As I said, this was his first miracle. It’s fair to say that, up to this point, no one knew he had the power … except his mother. She knew what her son was capable of, perhaps better than he knew himself, and when the time was ripe, she provoked him to act in order to unleash the potential within. The rest is history. This would be the first of many, many miracles to come.
This is a quality mothers have that’s hard to explain. Like a mother bird who knows her chicks can fly. But they won’t unless they have to. And so, with great courage, she pushes them over the edge, lest they become too comfortable in the security of her nest. How does she know they’re strong enough to fly? Mothers just know.
One of the most difficult moments for Mary comes later. It was when she got wind of the gossip going around that her son was acting irrationally. “He is insane,” the people were saying. (Mark 3:21 WEB). His friends thought he was possessed by a demon. They sought to reason with him, but when it became obvious that he wouldn’t listen, they sent for his mother and brothers to come and take him back to Nazareth.
According to Mark, Jesus was in a house teaching when he got word that his mother and brothers were outside. Here’s what he said:
“‘Who are my mother and my brothers?’
Looking around at those who sat around him, he said,
‘Behold, my mother and my brothers!
For whoever does the will of God, the same is my brother,
and my sister, and mother.'” (Mark 3:33-35 WEB)
Just so we’re clear, Jesus didn’t say that Mary wasn’t his mother. Instead, he pointed to a bigger picture. The family circle includes all who belong to God – brothers and sisters through faith.
He didn’t deny his relationship to his mother, but he did set the limits of her authority. He made it clear he was accountable only to God. It was up to Mary to step aside.
This is one of the the hardest things any mother has to do: Relinquish control; let the child make his/her decisions, make his/her own mistakes; entrust the child to the world – which is to say, to God – and be brave enough not to stand in the way.
Frankly, some mothers let go more gracefully than others, and some never let go at all. Those who do, do so in faith – and with every hope that in giving up the parental role they may become friends.
Mary had the courage to let go. She took a back seat. After this episode – which seems to have occurred early on in his ministry – we don’t hear another word about Mary until the day Jesus was crucified. That’s not to say Jesus never saw her again; it is to say that her role was to become one his many followers.
At the appropriate time, Mary stepped aside. She allowed her little boy to become a man. After all, she was his mother, not his God. And it’s for mothers to know the difference.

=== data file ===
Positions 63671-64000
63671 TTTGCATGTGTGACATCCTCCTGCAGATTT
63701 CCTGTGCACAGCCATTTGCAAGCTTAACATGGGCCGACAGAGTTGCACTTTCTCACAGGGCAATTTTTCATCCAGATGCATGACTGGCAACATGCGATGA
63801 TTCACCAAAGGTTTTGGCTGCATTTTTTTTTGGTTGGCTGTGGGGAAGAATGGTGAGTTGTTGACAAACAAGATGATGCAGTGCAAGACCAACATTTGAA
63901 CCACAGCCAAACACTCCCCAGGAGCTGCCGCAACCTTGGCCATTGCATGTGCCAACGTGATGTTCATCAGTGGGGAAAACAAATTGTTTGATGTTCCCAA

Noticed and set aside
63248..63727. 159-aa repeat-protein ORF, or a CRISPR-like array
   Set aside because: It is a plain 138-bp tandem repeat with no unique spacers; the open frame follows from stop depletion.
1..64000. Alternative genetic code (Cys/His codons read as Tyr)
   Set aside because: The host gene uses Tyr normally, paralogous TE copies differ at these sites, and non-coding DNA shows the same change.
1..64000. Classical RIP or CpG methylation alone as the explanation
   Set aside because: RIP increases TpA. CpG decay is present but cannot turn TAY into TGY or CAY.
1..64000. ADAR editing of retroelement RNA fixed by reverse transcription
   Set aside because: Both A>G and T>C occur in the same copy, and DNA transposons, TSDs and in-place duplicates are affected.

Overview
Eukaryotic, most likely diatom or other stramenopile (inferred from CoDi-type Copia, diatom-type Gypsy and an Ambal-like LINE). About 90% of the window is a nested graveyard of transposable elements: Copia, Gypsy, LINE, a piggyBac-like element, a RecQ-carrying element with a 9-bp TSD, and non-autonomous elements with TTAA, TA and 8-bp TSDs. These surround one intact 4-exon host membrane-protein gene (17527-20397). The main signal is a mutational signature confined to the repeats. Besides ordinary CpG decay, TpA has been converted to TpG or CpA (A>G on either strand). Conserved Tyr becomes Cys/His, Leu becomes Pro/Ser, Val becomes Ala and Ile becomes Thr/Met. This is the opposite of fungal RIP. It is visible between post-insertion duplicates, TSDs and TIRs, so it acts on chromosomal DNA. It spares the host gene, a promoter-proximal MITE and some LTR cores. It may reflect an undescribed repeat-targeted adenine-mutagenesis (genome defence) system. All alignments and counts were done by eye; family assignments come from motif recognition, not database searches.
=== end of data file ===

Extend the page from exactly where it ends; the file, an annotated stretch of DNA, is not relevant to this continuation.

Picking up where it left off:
The final scene in Jesus’ relationship to Mary comes on the hill of Golgotha. Mary was there, of course, standing at the foot of the cross. You can imagine the anguish she felt watching the suffering and death of her son, unable to lift a finger to help him.
Standing beside her was his beloved disciple, John. In his last moments, Jesus called to her and said,“Woman, behold your son.” Then he called to John and said, “Behold, your mother!”(John 19:26-27 WEB)
It was his final act of devotion, to entrust the care of his mother to his closest friend. He knew that John would provide for her and protect her in his absence. In turn, Mary would become as a mother to John. Sure enough, she went with him to Ephesus, where she lived a long life and served as a model of faith and devotion to Jesus in the development of the early church.
Well, that’s the sermon. What follows is a postscript. It’s by one of my favorite theologians, Erma Bombeck. She writes,
“While the Good Lord was creating mothers, he was into his sixth day of overtime when the angel appeared and said, ‘You’re doing a lot of fiddling around on this one.’ The Lord said, ‘Have you read the specs on this order? She has to be completely washable, but not plastic, have 180 movable parts – all replaceable – run on black coffee and leftovers, have a lap that disappears when she stands up, have kisses that can cure anything from a broken leg to a disappointed love affair and have six pairs of hands.’ The angel shook her head slowly and said, ‘Six pairs of hands … not possible.’
‘It’s not the hands that are causing my problems,’ said the Lord. ‘It’s the three pairs of eyes that mothers have to have.’ ‘That’s on the standard model?’ asked the angel. The Lord nodded. ‘One pair that sees through closed doors when she asks, “What are you kids doing in there?” when she already knows. Another here in the back of her head that sees what she shouldn’t, but what she has to know; and, of course, the ones here in front that can look at a child when he goofs up and reflect, “I understand and I love you,” without so much as uttering a word.’
‘Lord,’ said the angel, touching his sleeve gently, ‘come to bed, perhaps tomorrow …’ ‘I can’t,’ said the Lord, ‘I’m so close to creating something like myself. Already I have one who heals herself when she is sick, can feed a family of six on one pound of hamburger and can get a nine-year-old to stand under a shower.’
The angel circled the model of The Mother very slowly. ‘It’s too soft,’ she sighed. ‘But tough!’ said the Lord excitedly. ‘You cannot imagine what this Mother can do or endure.’ ‘Can it think?’ asked the angel. ‘Not only think, it can reason and compromise,’ said the Creator.
Finally, the angel bent over and ran her fingers across the cheek. ‘There’s a leak,’ she said. ‘I told you that you were trying to put too much into this model. You can’t ignore the stress factor.’ The Lord moved in for a closer look and gently lifted the drop of moisture to his finger where it glistened and sparkled in the light. ‘It’s not a leak,’ he said, ‘It’s a tear.’
‘A tear?’ asked the angel. ‘What’s it for?’ ‘It’s for joy, sadness, disappointment, compassion, pain, loneliness and pride,’ the Lord replied.
‘You’re a genius,’ said the angel. The Lord looked somber and whispered. ‘But I didn’t put it there.'”